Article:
Indeed, it is difficult not to be swayed by some of his argument. For
instance, the key idea on which he bases most of what he has to say, is that
the Lancaster House Agreement made careful provision for Britain to fund the
process of land reform and to compensate people who had their land
expropriated for the purpose of land reform.

The response of the government of Zimbabwe, was to press ahead with land
reform without compensation and to leave that part of the agreement to the
party which had agreed to it Britain. This is key to his argument.

If Britain can flout the agreement, why should the government of Zimbabwe
pay any attention to anything Britain or anyone else for that matter, should
have to say? And if one is going to censure the government of Zimbabwe for
reckless behaviour, should one not also be doing the same to Britain?

I watched this man, cool, collected, assured. He explained that the essence
of the struggle had been the land issue. He started to generalise wildly.
The whites had done this and the whites had done that. Today, the whites
were doing much the same.

"Of course, it is unfortunate that we have to manage with such a high
inflation rate" he said. "It is a miracle that we have gone as far as we

Molefe crept so far up Mugabe's anal passage, during the interview that by
the end of it all you could see were his feet.

But I started to get an odd feeling of d?ja vu. Where had I seen this
before? And then it struck me. P. W. Botha. Don't you remember? He was
exactly the same sort of figure. Fearless, quaint, laughable. One would have
found him extraordinarily funny, had it not been for what he was doing,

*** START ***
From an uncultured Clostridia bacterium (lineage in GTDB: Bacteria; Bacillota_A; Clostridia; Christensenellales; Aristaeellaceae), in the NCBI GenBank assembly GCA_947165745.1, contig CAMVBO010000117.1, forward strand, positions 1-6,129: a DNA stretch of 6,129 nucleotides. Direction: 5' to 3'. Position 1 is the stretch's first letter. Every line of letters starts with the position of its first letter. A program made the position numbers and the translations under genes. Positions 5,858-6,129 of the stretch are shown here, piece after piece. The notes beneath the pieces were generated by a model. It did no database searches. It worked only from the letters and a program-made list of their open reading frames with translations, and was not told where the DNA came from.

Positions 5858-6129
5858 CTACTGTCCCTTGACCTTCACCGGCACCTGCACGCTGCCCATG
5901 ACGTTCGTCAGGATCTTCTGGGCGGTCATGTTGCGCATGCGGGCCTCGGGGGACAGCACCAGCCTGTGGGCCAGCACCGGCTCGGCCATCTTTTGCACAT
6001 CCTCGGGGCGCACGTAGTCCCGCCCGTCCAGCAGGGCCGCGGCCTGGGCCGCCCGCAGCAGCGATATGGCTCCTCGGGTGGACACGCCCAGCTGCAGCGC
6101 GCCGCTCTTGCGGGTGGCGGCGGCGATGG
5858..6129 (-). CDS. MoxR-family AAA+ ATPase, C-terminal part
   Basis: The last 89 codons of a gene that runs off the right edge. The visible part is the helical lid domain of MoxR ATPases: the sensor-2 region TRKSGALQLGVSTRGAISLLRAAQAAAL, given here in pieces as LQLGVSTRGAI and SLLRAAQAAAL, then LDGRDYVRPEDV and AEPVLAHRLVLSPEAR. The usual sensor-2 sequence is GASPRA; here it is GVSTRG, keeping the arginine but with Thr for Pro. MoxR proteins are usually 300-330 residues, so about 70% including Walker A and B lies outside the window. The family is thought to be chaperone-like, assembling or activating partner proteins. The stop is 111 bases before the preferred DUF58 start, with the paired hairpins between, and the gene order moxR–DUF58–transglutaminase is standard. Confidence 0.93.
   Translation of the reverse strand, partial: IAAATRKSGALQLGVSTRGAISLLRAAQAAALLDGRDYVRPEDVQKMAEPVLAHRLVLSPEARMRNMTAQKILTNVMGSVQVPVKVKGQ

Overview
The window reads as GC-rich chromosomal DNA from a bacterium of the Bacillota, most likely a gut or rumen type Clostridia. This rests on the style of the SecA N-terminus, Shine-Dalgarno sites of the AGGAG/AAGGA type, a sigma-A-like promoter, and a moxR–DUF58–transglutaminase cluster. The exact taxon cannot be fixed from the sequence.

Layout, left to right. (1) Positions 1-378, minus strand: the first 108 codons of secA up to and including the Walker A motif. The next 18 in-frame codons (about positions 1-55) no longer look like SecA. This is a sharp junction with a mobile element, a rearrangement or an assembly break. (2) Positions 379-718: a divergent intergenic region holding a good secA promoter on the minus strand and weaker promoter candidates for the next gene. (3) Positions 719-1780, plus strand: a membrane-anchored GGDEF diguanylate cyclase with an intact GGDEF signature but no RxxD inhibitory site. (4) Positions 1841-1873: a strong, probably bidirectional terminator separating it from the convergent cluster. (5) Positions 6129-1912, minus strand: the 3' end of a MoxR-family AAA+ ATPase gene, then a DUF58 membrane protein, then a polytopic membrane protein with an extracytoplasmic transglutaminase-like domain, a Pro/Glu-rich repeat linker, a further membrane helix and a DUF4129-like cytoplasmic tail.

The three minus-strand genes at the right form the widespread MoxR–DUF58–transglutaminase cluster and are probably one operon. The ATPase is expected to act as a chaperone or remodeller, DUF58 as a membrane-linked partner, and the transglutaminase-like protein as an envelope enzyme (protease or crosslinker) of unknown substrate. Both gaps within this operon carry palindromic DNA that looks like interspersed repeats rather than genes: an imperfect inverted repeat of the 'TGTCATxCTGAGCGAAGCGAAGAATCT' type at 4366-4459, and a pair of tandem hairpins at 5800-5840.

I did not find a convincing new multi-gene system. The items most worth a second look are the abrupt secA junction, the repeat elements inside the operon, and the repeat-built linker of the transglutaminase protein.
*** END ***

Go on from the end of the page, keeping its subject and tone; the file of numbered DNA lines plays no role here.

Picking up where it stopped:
which was unutterably demonic.

Do you remember the interviews he gave, even at the very last, about how the
ANC wanted to destroy civilisation. Do you remember the lickspittle
reporters they found from God-knows-where to interview him?

And do you remember, white South Africa, how much and with what fervour you
supported that lunatic?

Alas, it is the same thing. I hear black voices all over the place. Yes, the
ones I hear do not appear to be the most informed people in the world. True,
they might not be the most educated either, but they support Mugabe in much
the same way as white people supported P. W. Botha when he was governing
this country, even when they were informed. Why? Because he is seen to be
working in their interests, in much the same way as P. W. Botha was seen to
be working in the interests of whites.

And so it will be here, if wealth is not shared, if land is not
redistributed, if the bounty of the country is not reasonably shared with
the people who are living today in circumstances not very different to what
they were during P. W. Botha's time. Patience will run out and democracy be
damned, chaos will surely follow. Because, it is only reasonable to suppose
that democracy will only be valued if it delivers a substantially better
life for all.

And no, he didn't mention the beatings his government doles out. Nor did he
mention the corruption of his ministers, or the rape of the economy. He
didn't need to mention it, because in the minds of the audience to whom he
was appealing, these things are not of any substance. No different from what
we had here before. No different at all.